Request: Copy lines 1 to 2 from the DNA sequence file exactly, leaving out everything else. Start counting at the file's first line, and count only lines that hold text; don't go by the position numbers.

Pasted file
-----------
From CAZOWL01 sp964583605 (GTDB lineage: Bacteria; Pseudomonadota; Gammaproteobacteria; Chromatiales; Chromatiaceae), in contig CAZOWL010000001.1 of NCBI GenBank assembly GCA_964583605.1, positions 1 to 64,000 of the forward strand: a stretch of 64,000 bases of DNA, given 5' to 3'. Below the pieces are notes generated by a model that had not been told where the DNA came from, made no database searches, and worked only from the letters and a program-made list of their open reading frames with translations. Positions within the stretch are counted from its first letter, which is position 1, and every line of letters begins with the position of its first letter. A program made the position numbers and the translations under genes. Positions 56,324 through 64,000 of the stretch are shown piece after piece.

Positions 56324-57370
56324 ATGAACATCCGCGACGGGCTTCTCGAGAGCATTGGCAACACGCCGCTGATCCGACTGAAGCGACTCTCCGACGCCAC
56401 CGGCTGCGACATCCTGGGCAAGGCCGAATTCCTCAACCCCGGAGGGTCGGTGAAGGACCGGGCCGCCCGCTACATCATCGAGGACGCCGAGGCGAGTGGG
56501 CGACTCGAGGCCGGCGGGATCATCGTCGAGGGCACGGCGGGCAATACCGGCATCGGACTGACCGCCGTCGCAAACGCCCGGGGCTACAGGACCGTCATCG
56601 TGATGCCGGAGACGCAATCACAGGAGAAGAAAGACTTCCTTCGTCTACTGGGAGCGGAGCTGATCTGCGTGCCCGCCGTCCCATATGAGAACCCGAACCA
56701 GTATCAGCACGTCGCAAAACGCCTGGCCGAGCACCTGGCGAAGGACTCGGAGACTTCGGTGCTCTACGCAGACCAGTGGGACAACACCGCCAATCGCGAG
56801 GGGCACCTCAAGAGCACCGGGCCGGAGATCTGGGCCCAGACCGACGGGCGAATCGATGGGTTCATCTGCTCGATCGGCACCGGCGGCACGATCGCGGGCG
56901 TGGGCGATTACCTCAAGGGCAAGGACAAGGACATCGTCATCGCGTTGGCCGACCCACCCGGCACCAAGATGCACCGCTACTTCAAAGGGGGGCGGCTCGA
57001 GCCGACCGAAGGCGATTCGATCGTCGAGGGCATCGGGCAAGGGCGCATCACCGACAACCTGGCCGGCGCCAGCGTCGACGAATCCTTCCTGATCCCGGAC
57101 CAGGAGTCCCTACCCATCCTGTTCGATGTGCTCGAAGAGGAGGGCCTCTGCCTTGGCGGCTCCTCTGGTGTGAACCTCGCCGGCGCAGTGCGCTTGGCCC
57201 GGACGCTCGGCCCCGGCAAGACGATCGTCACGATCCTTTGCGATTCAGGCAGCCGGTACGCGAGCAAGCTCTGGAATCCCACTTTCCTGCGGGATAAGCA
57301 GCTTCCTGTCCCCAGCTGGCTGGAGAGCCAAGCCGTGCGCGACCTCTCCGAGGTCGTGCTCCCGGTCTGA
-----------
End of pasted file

From CAZOWL01 sp964583605 (GTDB lineage: Bacteria; Pseudomonadota; Gammaproteobacteria; Chromatiales; Chromatiaceae), in contig CAZOWL010000001.1 of NCBI GenBank assembly GCA_964583605.1, positions 1 to 64,000 of the forward strand: a stretch of 64,000 bases of DNA, given 5' to 3'. Below the pieces are notes generated by a model that had not been told where the DNA came from, made no database searches, and worked only from the letters and a program-made list of their open reading frames with translations. Positions within the stretch are counted from its first letter, which is position 1, and every line of letters begins with the position of its first letter. A program made the position numbers and the translations under genes. Positions 56,324 through 64,000 of the stretch are shown piece after piece.

Positions 56324-57370